I have long appreciated the distinction between “pace” and “speed.”
In her book, The Seven Whispers, Christina Baldwin offers a distinction that most moved me 18 years ago. As I remember it, “Speed,” she says, “is last-minute running through the airport to get to your gate before your flight departs. It’s leaping over rows of chairs and dodging people.”
Christina continues, “Pace is holding a toddler’s hand walking through the neighborhood. It’s more stopping than it is walking. The toddler has you responding to questions about bugs, weeds, pieces of litter, birds.”
Pace is natural. Speed is imposed.
We love speed, don’t we? Revering of speed has been enculturated into most of us. Yet, “It’s not all speed and efficiency.” That’s what my friend Meg Wheatley shared so often in her work with leaders defaulted into a mechanical views and disciplines of life lived. That’s what my son’s little Terrier Dog reminds me when we walk. It’s less of a walk. It’s more of a stop-to-sniff, that turns ten minutes into twenty-five.
And then there is all the stuff of slogans — “the speed of change, and the speed of life.” Again, a lot of imposed stuff intended to motivate as it does.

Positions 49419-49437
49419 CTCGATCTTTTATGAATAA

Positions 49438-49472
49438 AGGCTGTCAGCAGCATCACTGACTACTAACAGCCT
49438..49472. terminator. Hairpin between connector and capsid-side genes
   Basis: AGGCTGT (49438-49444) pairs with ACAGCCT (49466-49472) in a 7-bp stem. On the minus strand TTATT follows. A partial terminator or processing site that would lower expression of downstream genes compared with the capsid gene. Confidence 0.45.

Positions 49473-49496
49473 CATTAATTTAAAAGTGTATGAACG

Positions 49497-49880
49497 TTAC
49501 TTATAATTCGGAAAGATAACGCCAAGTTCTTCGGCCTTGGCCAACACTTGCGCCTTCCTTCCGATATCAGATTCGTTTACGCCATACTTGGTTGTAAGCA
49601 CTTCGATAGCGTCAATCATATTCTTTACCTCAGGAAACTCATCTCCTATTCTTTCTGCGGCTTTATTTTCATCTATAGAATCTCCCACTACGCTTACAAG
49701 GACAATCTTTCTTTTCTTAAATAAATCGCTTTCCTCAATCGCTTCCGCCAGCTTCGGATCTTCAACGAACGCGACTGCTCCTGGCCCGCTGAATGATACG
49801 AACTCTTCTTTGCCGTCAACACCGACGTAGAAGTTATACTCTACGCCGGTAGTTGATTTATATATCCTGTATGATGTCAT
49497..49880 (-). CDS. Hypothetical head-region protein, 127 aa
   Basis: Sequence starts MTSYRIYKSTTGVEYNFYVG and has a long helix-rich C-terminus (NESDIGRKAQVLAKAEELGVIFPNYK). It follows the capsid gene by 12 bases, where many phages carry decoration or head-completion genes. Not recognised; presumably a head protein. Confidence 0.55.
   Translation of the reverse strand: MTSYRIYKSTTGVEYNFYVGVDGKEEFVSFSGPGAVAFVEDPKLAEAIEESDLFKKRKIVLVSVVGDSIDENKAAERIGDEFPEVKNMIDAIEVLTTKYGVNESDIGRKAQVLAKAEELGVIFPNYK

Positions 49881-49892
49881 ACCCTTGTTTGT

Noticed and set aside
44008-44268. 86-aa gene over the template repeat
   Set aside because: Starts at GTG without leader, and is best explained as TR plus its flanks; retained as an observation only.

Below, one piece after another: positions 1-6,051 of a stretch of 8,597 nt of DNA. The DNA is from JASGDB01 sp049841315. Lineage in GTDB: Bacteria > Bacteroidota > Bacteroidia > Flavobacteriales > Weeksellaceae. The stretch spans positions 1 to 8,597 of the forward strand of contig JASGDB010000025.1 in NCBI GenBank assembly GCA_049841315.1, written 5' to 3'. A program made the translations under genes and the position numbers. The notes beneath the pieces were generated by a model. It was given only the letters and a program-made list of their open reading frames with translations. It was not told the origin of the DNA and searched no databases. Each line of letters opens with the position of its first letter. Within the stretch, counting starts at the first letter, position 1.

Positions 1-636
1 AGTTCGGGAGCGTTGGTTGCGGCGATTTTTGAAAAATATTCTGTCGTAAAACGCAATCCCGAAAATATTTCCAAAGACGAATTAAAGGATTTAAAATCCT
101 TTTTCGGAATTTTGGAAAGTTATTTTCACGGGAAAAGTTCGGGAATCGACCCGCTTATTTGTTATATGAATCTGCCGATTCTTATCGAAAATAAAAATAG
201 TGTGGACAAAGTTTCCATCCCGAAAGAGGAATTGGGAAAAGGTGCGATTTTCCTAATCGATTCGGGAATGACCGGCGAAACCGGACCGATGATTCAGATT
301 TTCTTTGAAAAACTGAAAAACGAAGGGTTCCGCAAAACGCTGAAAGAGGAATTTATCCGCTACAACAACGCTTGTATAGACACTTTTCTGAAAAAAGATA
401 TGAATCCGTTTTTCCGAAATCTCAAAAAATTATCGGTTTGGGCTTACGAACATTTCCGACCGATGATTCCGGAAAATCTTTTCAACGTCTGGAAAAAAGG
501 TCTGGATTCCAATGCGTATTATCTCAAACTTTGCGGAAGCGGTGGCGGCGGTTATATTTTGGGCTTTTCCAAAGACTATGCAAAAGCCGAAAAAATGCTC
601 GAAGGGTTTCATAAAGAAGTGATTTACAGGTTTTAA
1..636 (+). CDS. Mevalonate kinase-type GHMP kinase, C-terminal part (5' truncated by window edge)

Now, me, back to pace, I’ve become more interested in the pace of clarity. The kind of clarity that aligns with purpose. The kind of clarity that brings feeling and joy back to the many kinds of life-endeavors we do, solo or in community. I’m interested in the kind of clarity that weaves mystery and multiplicity, that honors many mixes of diversity.
And the thing about clarity’s pace is that it can be slow or fast. It seems to me that pace of clarity can happen in an instant, in a surrender. Like the way that the lake freezes as a whole, edge to edge at just the right moment of winter. Like the way that intuition pops voice to brain and body knowing. Like the way that clouds part, leaving open sky.
It also seems to me that sometimes the pace of clarity is very slow. Like the way that teams build their patience muscles in return meetings together about things that don’t have finish lines. Like the way that complexity requires dwelling with, waiting for something to emerge naturally, rather that being force-fertilized. Like the way that geography evolves to patterns through the slow touch of wind and water.
Clarity is what moves an individual. Clarity is what moves a group of people. Or “enough clarity.” Clarity is an absolute, sometimes. But often it isn’t. It’s only knowing the next step in what will eventually be many steps. Clarity has values in it, that remain true across changing circumstance.
It’s not the shallow of clarity that compels me. It’s not faster, faster, faster so as to exhaustedly move on to the next thing. It’s the depth of clarity that compels me, the remembered joy of that toddler walk that became the surprise highlight and fulfillment of the week.
May there be a clarity that guides and that we remember to revere together.